How long has it been since your staff has received training from your vendor? Utility Information Pipeline #14 addressed training new hires (you can read it here if you missed it) and what I call the “funnel effect”. If you have hired new staff since you installed your system, investing in some training is well worth it. Even if your current staff was all trained by your software vendor when the system was installed, refresher training is always helpful. Initial training tends to be focused on day-in, day-out processes and doesn’t always address other, more advanced features of the software.
If you’re unsure or not satisfied with your billing software
If you’re unsure if your billing software is doing all that it should for you, an outside business review provides an opportunity to learn how well it is meeting your needs.
If you aren’t satisfied that your current billing software can accomplish all that you want to do or that it doesn’t provide some of the latest features, conducting a business review can help make the business case to replace your software.
As a manager or office manager that has to convince a reluctant board that spending the money for new software is really worth the investment, an independent business review can be a great tool in helping make your case.
If you are a board member and you want to insure that your office is being run as efficiently as possible, what better way than to commission an independent, outside business review?
What should an outside business review include?
A quality business review should be performed by a qualified consultant with knowledge of utility billing best practices and current trends in the industry. The consultant should thoroughly review the utility’s current business processes, office practices and utility policies and procedures. The outcome of the business review should include recommendations as to how the utility can improve customer service and achieve better efficiencies.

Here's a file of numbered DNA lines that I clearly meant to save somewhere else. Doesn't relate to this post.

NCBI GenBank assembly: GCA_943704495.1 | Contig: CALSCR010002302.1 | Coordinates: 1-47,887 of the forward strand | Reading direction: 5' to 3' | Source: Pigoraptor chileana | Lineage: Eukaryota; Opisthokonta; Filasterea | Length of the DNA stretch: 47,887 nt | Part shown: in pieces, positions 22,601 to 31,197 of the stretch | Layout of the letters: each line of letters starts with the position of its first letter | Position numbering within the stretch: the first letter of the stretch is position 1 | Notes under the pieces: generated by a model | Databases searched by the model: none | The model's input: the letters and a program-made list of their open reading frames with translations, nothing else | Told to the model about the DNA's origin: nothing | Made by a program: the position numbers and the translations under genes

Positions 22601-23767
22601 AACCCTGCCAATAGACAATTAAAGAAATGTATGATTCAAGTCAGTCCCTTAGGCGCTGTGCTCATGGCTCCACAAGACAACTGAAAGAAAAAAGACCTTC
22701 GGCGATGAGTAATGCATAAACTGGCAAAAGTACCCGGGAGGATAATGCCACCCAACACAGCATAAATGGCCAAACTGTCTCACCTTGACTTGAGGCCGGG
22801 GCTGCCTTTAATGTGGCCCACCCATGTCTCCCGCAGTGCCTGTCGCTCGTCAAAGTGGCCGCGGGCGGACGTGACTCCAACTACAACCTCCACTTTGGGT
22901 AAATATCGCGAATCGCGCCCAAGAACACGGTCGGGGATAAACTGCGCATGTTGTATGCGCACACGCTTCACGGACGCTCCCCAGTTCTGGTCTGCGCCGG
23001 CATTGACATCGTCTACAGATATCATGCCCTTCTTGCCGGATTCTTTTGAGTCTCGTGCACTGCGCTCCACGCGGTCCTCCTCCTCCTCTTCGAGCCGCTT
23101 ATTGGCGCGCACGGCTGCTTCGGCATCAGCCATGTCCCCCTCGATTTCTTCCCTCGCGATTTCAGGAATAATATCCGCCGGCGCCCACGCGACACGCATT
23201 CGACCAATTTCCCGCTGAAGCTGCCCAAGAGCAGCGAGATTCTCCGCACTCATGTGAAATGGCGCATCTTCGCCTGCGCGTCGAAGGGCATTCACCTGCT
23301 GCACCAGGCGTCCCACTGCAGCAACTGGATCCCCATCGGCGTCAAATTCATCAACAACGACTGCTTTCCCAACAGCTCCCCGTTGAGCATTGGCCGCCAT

Why not conduct a business review internally?
Human beings, by our very nature, are creatures of habit. When we become accustomed to doing things a certain way, we sometimes lose sight of the fact that other options exist. Conducting a review internally is often done from the perspective of how things have always been done, without benefit of seeing the bigger picture or realizing that other options exist. An outside consultant has experience with many other utilities and brings that perspective and knowledge to the table when conducting a business review.
Conducting an outside business review provides the utility with an unbiased, objective opinion from an independent source. Conducting an internal review is often done, unfortunately, from the perspective of preserving the status quo rather than recommending changes when change is merited.
There are no political implications of unpopular recommendations from an outside consultant. Perhaps, as a manager, you’ve tried unsuccessfully to get your board to change a policy or fee you know needs to be changed. Bringing the issue up again could land you in political hot water, but having an outside consultant make the same recommendation won’t get you fired. It may, however, get the consultant fired, but that’s the nature of what we do!
If you have any questions about conducting a business review or would like to learn more about what a business review entails, please give me a call at 919-232-2320 or e-mail me at firstname.lastname@example.org.
© 2012 Gary Sanders